COLUMBIA — Since the plan for a Citizens Police Review Board was tabled at a special City Council meeting in June, city officials have been working to change the language of the review board ordinance to address concerns raised at the meeting. On Friday, they released the revised ordinance, which the council will discuss and possibly vote on Monday night.
"The council at the meeting had a number of items that they wanted to take a look at," Fourth Ward Councilman Jerry Wade said. "A staff report addressed each of them, and I think this is a proposal that is ready to come to a vote."
The Columbia City Council will have a lot on its plate when it meets Monday night. Along with a possible vote on the revised Citizen Police Review Board ordinance, it is slated to decide several other matters.
- Tax-increment financing
Applications from the owners of The Tiger Hotel and Trittenbach Development for tax-increment financing will be up for review and public hearings.
The Tiger Hotel owners are seeking $1.7 million in TIF assistance to convert the building to a “boutique hotel.” Meanwhile, Nathan and Jonathan Odle of Trittenbach are seeking $3.3 million in TIF aid for a $17 redevelopment of property at Tenth and Locust streets. They hope to build a five- to eight-story building that would include a grocery store, office space and 58 residential apartments.
- Waste-water treatment plant
The council will hold a public hearing on plans to proceed with a $64.4 million expansion of the waste-water treatment plant. The project is part of a package of projects approved by voters as part of a bond issue in April 2008. The plan includes $4.6 million in bid alternatives for which the city is seeking federal stimulus money.
- Roots 'n' Blues 'n' BBQ Festival
The council will vote on plans for the upcoming festival.
Concerns brought up at the June 8 council meeting included the training members of the review board would receive, the timetable for filing complaints, qualifications for board members and subpoena power for the board.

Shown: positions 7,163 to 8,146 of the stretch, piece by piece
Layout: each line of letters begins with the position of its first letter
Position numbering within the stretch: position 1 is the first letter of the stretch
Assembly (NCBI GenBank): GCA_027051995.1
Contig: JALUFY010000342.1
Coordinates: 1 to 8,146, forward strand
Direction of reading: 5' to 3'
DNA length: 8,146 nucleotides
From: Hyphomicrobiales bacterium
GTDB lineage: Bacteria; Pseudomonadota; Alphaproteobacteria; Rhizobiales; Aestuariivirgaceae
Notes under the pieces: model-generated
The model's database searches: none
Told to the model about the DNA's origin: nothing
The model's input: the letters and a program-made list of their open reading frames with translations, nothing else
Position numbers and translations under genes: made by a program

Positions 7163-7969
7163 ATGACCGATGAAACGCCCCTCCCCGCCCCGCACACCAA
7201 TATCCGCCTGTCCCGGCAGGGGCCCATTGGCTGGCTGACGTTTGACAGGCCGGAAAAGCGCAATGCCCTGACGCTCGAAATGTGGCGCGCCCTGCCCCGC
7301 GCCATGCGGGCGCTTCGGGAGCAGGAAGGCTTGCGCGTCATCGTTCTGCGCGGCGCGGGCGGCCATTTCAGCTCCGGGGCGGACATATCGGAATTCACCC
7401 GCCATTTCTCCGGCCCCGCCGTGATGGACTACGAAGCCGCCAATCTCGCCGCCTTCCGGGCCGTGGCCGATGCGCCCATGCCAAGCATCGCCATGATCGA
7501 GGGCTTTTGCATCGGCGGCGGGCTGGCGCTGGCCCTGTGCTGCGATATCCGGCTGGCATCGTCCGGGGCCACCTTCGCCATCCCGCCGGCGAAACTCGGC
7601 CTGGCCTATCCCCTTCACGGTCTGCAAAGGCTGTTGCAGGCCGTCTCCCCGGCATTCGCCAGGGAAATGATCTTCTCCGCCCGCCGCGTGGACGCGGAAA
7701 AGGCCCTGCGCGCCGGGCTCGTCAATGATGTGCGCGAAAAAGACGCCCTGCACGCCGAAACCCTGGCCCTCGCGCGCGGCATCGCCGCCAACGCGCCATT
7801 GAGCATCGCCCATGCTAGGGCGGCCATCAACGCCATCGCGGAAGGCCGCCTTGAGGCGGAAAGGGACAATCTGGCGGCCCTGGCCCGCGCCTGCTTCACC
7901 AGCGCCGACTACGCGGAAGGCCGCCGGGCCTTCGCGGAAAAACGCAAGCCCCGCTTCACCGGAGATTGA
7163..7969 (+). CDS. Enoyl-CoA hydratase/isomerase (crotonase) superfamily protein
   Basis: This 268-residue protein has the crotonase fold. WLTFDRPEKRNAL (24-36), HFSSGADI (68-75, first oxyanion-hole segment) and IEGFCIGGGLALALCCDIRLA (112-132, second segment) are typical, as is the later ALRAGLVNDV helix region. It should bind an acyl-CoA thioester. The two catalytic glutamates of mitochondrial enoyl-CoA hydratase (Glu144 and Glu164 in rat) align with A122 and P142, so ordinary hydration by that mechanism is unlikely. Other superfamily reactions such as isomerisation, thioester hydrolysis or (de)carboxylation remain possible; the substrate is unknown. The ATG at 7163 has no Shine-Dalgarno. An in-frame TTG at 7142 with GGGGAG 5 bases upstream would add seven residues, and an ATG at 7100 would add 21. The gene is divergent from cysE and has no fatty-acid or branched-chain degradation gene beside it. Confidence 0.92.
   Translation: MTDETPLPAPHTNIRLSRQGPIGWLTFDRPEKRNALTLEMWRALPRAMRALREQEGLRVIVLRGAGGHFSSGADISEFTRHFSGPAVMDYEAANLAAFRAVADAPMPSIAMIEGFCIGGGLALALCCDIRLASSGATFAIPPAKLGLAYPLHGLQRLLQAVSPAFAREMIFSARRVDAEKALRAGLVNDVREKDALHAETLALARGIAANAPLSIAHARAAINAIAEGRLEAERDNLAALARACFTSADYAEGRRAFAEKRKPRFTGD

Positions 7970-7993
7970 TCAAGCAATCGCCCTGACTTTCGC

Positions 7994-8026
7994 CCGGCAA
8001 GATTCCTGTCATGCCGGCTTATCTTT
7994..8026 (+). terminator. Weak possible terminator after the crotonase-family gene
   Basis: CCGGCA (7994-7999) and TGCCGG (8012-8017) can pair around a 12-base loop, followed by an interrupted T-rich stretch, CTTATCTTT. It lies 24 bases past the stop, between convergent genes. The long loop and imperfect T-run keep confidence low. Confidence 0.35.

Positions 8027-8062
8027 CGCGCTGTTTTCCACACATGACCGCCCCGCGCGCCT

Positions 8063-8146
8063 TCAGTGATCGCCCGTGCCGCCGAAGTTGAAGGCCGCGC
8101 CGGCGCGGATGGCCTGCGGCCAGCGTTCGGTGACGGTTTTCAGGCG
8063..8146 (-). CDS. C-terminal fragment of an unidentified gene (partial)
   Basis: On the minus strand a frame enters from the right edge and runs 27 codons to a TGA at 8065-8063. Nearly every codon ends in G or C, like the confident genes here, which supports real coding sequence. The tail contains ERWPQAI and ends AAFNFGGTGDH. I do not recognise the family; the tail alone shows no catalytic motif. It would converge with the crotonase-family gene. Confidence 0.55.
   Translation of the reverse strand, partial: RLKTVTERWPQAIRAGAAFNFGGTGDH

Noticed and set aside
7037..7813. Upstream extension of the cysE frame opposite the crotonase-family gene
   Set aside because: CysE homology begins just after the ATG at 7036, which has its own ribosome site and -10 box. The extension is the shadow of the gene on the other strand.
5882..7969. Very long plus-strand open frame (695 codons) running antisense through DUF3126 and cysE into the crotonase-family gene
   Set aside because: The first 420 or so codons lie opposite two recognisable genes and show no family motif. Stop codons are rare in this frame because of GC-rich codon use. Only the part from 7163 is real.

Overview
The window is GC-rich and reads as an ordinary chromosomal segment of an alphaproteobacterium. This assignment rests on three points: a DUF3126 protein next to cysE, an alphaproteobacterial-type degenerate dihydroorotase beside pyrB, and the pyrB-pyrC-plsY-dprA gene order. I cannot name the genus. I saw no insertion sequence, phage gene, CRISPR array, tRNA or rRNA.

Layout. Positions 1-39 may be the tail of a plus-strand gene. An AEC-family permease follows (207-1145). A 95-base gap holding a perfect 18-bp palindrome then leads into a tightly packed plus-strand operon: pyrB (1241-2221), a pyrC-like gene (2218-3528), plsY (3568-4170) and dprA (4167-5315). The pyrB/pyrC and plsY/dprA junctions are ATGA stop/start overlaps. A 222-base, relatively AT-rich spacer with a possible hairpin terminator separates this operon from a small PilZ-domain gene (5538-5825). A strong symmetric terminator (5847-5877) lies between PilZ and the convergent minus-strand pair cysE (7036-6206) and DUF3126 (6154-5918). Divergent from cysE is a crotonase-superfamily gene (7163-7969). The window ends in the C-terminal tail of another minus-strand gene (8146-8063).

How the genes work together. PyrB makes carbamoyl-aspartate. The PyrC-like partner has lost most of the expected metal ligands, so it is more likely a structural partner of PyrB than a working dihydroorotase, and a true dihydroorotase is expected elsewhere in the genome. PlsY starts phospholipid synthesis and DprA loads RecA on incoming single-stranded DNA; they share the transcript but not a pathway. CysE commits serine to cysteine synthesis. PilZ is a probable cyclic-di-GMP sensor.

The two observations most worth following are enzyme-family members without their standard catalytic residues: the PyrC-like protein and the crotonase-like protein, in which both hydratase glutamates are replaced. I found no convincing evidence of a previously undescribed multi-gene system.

The amended ordinance was intended to address those concerns and implement many of the suggestions made by the police and the public.
Wade and Third Ward Councilman Karl Skala said they support the revised ordinance.
Second Ward Councilman Jason Thornhill said he supports the idea of a review board in general, but not in its previous form. He said he could not comment on the changes to the ordinance as he had not yet reviewed them in depth. Representatives from the Columbia Police Department and the Columbia Police Officers' Association could not be reached for comment.
The amended ordinance does not grant the review board subpoena power, but the board would be able to request that the council amend the ordinance after it is passed if it thinks subpoena power is needed. Subpoena power can be used to persuade reluctant witnesses to appear in front of the board and could be enforced through the courts, according to notes filed with the amended ordinance. The document also states that the Citizen Oversight Committee voted subpoena power down because some members feared the power could be abused.
All meetings and records relating to the board will be open to the public, except those involving an undercover officer, the amended ordinance states. Meetings regarding employee discipline and personnel records are currently closed. "This provides employees with confidentiality but has not fostered public trust in the police internal affairs process," the document states. "The proposed ordinance would sacrifice police officer privacy in order to promote public trust in the process and in the police department."
Other major changes include:
- Adoption of the National Associated for Civilian Oversight of Law Enforcement (NACOLE) Code of Ethics and training recommendations.
- Establishment of a one-year limitation period for filing complaints. Complaints can be filed with the City Clerk as well as the Police Department.
- Extension of the time for filing appeals from 14 to 21 days.
- Requirement for the chief of police or a designee to attend board meetings when requested by the board.
The amendments will not increase the annual cost of the board, which is estimated at $87,177.